Bangor Bongo Bonus Biscuit

Bangor Bongo Bonus Biscuit Suitable For Vegetarians suitable for vegetarians Biscuit Threat High high biscuit injury risk

2012 WINNER, Chef Andrew

Bangor Bongo Bonus Biscuit

Ingredients used in Bangor Bongo Bonus Biscuit


  • raspberry sponge cake
  • Wildlife Choobs
  • gingerbread biscuits
  • Belvita yogurt crunch biscuits
  • a little gem lettuce


Oo-er Chef Andrew gives his Choobs a good squeeze. This is not a euphemism

Before you do anything, it's a good idea to investigate exactly what wildlife Choobs are. For those who don't know, which, let's face it, is most of the population, they appear to be portions of flavoured yogurt presented in tubes. It is not clear where the wildlife bit comes in - biut that's why it's got the word Bongo in the name, see?

Most deconstructed dishes are desconstructed as part of the presentation. Where this dish differs is that all its ingredients are deconstructed into component crumbs, which, using the Choobs as a binding agent, are then reconstructed and cooked.

Place half a dozen gingerbread biscuits into a polythene bag and crush them into a coarse mix with the blunt end of a Viking hand axe. Put the broken biscuit into a mixing bowl and add the contents of several of the Choobs. Grate some of the yogurt crunch biscuits into the mixture. A wasabi grater is perfect for this. Stir the mixture thoroughly, gradually adding more Choobs to stop it getting too thick. Make sure at least one Choob is set aside for later.

Take the raspberry sponge cake and crumble this up in a measuring jug. Add some water, and whip with a fork until it forms a pulp. Add most of this to the (comparatively) dry ingredients and stir it all together until thoroughly mixed. Keep some separate as a gravy for serving later.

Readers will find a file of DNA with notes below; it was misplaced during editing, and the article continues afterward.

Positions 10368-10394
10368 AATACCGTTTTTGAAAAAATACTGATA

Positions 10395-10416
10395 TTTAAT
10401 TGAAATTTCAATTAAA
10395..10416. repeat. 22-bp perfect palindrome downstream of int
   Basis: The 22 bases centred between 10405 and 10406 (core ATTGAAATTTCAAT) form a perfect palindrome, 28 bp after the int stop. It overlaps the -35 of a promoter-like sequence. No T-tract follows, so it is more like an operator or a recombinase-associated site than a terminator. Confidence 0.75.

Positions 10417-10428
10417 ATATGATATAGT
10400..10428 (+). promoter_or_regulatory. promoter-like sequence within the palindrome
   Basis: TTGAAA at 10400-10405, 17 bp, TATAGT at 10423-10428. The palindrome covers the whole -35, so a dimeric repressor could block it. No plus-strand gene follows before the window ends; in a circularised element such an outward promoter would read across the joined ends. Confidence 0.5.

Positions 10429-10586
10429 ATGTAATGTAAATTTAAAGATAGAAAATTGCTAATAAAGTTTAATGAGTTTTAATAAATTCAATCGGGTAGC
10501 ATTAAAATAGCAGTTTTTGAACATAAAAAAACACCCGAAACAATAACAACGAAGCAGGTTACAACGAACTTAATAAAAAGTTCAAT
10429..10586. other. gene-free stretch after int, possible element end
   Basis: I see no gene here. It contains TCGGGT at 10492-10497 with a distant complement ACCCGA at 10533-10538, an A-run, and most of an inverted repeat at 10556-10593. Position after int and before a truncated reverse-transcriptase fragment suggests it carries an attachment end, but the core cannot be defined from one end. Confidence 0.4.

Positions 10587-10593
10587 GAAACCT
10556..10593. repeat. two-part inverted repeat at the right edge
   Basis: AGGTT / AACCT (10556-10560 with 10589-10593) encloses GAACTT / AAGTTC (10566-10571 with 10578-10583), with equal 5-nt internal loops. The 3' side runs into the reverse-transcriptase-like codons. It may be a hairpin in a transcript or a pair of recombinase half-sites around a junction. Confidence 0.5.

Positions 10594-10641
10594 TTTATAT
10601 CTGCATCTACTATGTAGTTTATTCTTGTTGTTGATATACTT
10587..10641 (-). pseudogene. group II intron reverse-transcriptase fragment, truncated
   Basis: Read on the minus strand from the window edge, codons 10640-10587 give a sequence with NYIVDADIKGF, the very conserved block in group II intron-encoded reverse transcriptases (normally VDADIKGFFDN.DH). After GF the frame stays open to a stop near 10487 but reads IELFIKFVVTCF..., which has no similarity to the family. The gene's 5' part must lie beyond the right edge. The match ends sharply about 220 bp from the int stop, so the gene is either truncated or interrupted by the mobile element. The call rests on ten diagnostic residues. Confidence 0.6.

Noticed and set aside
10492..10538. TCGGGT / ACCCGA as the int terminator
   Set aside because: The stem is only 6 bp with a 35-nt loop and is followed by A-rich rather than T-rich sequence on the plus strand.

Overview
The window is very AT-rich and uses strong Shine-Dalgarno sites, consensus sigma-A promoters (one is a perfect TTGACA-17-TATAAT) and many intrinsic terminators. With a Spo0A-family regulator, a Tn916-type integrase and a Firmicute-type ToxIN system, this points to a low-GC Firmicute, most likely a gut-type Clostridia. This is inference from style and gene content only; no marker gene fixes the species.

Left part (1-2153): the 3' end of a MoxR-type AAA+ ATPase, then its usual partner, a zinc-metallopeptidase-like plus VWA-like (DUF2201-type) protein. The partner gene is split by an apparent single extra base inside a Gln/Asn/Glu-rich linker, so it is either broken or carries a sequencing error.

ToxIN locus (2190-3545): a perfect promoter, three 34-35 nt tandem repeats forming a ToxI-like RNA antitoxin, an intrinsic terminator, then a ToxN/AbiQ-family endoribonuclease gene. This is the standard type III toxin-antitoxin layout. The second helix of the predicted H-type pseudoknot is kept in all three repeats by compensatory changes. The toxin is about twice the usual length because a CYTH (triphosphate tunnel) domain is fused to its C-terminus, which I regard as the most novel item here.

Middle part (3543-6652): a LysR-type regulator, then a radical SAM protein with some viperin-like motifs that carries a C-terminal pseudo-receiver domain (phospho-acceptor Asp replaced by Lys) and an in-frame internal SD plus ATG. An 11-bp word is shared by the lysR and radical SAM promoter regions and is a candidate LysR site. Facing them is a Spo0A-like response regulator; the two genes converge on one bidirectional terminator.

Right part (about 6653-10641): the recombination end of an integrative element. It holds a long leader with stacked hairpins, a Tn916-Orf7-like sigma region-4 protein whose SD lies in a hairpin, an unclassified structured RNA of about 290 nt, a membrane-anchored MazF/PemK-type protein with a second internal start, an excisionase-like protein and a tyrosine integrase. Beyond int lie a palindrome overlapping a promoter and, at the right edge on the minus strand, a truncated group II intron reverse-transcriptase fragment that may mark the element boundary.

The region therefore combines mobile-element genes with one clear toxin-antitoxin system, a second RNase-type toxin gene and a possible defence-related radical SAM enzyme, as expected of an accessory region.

Make a pattie of the mixture and place it on a serving board, slightly flattened. Keeping some lettuce leaves for the pesentation later, chop the lettuce into strips with the sharp end of the Viking hand axe and place these on top. Using the blade of the Viking hand axe, gently lift the edges of the pattie to cover the lettuce strips, so that it forms a biscuit mix stuffed with lettuce.

Carefully transfer the pattie to a hot pan (you can use the Viking hand axe for this if you like) and fry until toasted underneath. When done, turn the pattie over carefully and cook the other side. If the mixture is not too moist it should hold together.

Using a star-shaped pastry cutter, cut the pattie to shape, removing the extraneous pieces. If you don't have a star-shaped pastry cutter, you can use a Viking hand axe instead, but be careful. Cook the star a little longer until it becomes slightly more solid.

At this point, if you are in a competition, you may wish to consider bribing the judges. However, if all of the other dishes are as weird as the ones created in the 2012 Challenge were, you won't have too much to worry about.

Mix the remaining Choob with some of the raspberry sponge cake filling to make a cream.

Place the star-shaped pattie in the centre of a serving plate and surround with the gravy and a neat array of lettuce leaves. Add a gobi scoop-full of cream to the centre of the star and serve.

Kirsty: "A World Champion chef knows that the most important thing to do when you have to create a dish using biscuits and cake mix and more biscuits, something that you doubt is a food item, and a lettuce, is not to go for the obvious choice."

Al: "It is awful in a way that defies description, like stale ginger biscuit debris after you've drunk the tea it was dunked in"

Kath: "Did something explode?"

Marcus: "I've never seen a torch used as a cooking utensil before"

Andrew: "Don't empty this pan. I'm going to leave it overnight and try to unburn it"

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